To make formatting your post easier, you may want to switch to HTML mode.
When you’re finished, you will probably want to preview your post. You can find that button in the “My Site” control panel.
If you’re happy with how your post looks, you can publish it right away by clicking “Publish.” Alternatively, you can schedule it out for a later date using the button located directly to the right of “Publish.”
Before you can actually write your first blog post – perhaps, even, before you name your blog and get it designed – you should pick the niche you want your blog to cover.
This step is important because it gives your blog more direction and focus. It’s much easier to become “the best” – to become a thought leader – in one very specific area, than to become a master of many areas.
Sure, there are plenty of publications that cover all areas within a particular subject matter (think about pretty much any big-name tech blog, for instance). There are also lots of sites that cover many different, entirely unrelated topics.
The difference is that these sorts of sites generally employ a huge range of writers, each with their own specialist area.
If your blog lies in your own hands, or the hands of a small team, it makes sense to pick one very specific niche that you can really sink your teeth into.
So how do you choose the niche that’s right for you?
First and foremost, the “right” niche is one that you are passionate and knowledgeable about.
Do you need to know everything about that niche? Of course not. You can, and will, learn as your blog grows. However, you should have a decent base of knowledge in your chosen niche, and enough passion for that niche to keep wanting to learn more.
If you’re running a business blog, your choices are limited: the right niche is one that fits your business.
Does your company offer marketing services? Then write about marketing. However, you might want to consider the advice above and choose one specific aspect of marketing to focus on, or assign a specific area to different staff members in accordance with their individual expertise.
This is where your job gets difficult.
So we know that the “right” niche is one that you’re knowledgeable in and are passionate about.
It’s also one that is popular enough to ensure the potential audience is there, but not so popular that you’re going to suffocate under the competition.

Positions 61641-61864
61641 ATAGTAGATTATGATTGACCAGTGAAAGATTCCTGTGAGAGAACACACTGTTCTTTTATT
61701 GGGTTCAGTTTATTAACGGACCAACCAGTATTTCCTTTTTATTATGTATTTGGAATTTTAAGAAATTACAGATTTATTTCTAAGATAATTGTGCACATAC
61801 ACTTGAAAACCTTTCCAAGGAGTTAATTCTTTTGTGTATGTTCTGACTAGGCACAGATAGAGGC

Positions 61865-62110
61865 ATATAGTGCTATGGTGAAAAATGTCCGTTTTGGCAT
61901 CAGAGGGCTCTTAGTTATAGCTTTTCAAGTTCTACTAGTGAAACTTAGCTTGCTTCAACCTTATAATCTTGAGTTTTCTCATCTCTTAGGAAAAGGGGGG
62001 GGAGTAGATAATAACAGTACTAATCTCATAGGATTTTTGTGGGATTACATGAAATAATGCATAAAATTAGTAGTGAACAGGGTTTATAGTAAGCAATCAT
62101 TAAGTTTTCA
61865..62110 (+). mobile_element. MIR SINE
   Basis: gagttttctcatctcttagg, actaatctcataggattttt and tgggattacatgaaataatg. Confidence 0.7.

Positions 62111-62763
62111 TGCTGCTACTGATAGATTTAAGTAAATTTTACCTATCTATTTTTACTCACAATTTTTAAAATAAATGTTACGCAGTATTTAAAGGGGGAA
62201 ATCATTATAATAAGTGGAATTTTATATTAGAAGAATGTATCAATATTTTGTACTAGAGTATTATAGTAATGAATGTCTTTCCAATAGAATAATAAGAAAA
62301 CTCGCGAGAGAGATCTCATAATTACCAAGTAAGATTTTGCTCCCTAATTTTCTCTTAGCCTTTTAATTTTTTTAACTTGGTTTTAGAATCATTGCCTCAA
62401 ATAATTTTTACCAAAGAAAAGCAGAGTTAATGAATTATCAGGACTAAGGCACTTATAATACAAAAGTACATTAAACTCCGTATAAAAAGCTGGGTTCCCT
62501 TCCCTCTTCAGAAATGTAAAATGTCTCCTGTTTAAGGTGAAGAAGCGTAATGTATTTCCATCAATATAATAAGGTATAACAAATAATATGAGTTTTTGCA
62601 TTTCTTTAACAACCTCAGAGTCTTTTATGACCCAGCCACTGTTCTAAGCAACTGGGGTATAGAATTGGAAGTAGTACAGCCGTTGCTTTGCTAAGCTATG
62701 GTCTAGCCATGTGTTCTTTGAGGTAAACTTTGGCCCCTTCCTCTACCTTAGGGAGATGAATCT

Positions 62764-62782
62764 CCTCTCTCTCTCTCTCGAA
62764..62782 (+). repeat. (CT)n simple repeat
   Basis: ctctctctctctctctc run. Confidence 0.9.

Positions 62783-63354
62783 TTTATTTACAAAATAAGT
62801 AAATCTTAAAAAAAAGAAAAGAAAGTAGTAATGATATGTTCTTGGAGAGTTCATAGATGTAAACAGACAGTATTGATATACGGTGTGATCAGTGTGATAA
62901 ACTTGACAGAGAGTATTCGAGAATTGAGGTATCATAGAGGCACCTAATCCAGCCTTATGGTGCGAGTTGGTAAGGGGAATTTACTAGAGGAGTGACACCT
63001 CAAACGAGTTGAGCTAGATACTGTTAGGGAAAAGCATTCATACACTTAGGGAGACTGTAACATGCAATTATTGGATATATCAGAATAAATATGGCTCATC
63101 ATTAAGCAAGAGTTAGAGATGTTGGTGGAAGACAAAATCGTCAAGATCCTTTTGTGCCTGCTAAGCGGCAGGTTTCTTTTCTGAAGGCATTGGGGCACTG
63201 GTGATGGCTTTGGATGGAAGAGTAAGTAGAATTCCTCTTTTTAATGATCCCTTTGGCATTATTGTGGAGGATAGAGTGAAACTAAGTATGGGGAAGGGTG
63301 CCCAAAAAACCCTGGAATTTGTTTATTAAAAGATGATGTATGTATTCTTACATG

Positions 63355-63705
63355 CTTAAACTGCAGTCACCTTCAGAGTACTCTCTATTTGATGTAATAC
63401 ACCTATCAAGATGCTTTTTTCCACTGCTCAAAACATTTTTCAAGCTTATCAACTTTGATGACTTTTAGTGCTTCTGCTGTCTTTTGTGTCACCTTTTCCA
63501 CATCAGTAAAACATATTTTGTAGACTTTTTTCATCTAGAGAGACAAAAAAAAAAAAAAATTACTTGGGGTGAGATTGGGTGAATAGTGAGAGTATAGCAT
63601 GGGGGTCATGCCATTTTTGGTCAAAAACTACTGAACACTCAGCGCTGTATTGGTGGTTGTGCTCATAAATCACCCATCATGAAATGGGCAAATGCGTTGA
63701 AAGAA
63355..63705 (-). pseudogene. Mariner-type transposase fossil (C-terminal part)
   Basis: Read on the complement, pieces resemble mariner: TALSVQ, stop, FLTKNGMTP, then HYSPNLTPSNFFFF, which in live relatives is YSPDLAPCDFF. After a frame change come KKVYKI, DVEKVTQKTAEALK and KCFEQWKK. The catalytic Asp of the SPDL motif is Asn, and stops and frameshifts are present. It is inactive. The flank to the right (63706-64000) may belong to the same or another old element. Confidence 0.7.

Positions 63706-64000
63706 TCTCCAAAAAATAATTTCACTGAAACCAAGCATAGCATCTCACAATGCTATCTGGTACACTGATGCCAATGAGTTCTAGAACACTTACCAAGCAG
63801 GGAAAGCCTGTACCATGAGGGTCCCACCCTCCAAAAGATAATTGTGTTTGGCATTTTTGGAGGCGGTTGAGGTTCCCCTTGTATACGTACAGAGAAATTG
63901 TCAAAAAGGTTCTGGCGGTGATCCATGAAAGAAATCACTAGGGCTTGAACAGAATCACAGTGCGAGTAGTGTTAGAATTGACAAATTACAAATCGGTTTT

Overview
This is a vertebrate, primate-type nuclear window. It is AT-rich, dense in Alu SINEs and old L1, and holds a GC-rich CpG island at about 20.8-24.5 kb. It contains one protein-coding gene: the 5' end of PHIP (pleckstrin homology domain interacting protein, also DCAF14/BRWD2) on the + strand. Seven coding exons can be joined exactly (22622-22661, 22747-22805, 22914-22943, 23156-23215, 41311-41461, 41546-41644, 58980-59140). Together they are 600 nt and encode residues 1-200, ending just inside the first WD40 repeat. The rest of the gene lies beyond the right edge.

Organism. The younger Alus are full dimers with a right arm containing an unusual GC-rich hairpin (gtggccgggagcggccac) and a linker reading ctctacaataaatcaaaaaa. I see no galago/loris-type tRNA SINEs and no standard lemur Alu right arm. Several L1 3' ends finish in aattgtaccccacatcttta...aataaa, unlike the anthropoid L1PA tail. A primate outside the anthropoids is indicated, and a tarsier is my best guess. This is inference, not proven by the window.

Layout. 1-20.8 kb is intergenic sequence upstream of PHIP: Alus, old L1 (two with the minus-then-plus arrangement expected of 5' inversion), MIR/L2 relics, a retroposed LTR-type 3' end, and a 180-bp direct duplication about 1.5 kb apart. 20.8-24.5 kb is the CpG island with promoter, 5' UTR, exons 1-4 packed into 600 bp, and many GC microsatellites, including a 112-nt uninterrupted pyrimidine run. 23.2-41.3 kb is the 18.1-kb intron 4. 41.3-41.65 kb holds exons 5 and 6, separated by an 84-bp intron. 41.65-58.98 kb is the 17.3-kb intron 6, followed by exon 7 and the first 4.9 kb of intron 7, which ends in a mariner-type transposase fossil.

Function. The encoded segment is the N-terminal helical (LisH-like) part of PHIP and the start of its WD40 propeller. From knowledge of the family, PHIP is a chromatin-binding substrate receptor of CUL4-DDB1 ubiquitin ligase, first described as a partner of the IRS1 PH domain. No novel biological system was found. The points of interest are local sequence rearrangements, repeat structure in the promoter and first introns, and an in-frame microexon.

The fact is, if you can think of something you want to focus on, someone has probably already created a blog about it.
Your challenge is to find that “niche within a niche.” To do this:
In summary, choosing a successful blog niche comes down to two things:
Before you begin to blog, there’s one thing you really ought to learn…
How to write for the web.
This is because writing for a digital audience calls for a very different style and skillset than the type of writing most of us were taught in school.
Writing a blog post is nothing like writing an academic essay. Big words and long sentences are out; simple terminology and short, easy-to-read sentences are in.
Of course, it takes time to really master the craft of writing for the web. You’ll need to practice if you want to achieve perfection.
In the meantime, let’s get you up to speed on the basics.
Great web content:
…but today he is arguably best known for pioneering a short and succinct style of writing – the style of writing we associate with writing for the web, and that the Hemingway App helps us to achieve.
Specifically, the app identifies sentences that are hard or very hard to read, phrases with simpler alternatives, and unnecessary uses of adverbs and passive voice.
Of course, one of the best ways to learn is to learn from the best. In other words, start reading content by great digital writers.
Kristi Hines is arguably marketing’s biggest and best-known freelance writer, copywriter, and ghostwriter, and for good reason – she has an incredible way with words.
And for something a little different I can’t recommend Everywhereist enough. It’s a beautifully and uniquely-written travel blog penned by Geraldine, the wife of one of SEO’s biggest names, Rand Fishkin. She has an incredible knack for pulling you into a story and making you stay for more wonderful, off-the-wall adventures with Rand and Geraldine.
What looks better…
It should go without saying that wall-to-wall text doesn’t render right on screen. Sure, some sites, like Wikipedia, might be able to get away with it. Most of us, however, need to put a little more effort into formatting and presentation if we want to create content that people are actually going to bother to read.
Barring novel writing, subheadings are fundamental to a good, readable piece of writing.
Below is a chunk of text taken from Wikipedia’s page on Doctor Who.
Which version would you rather read?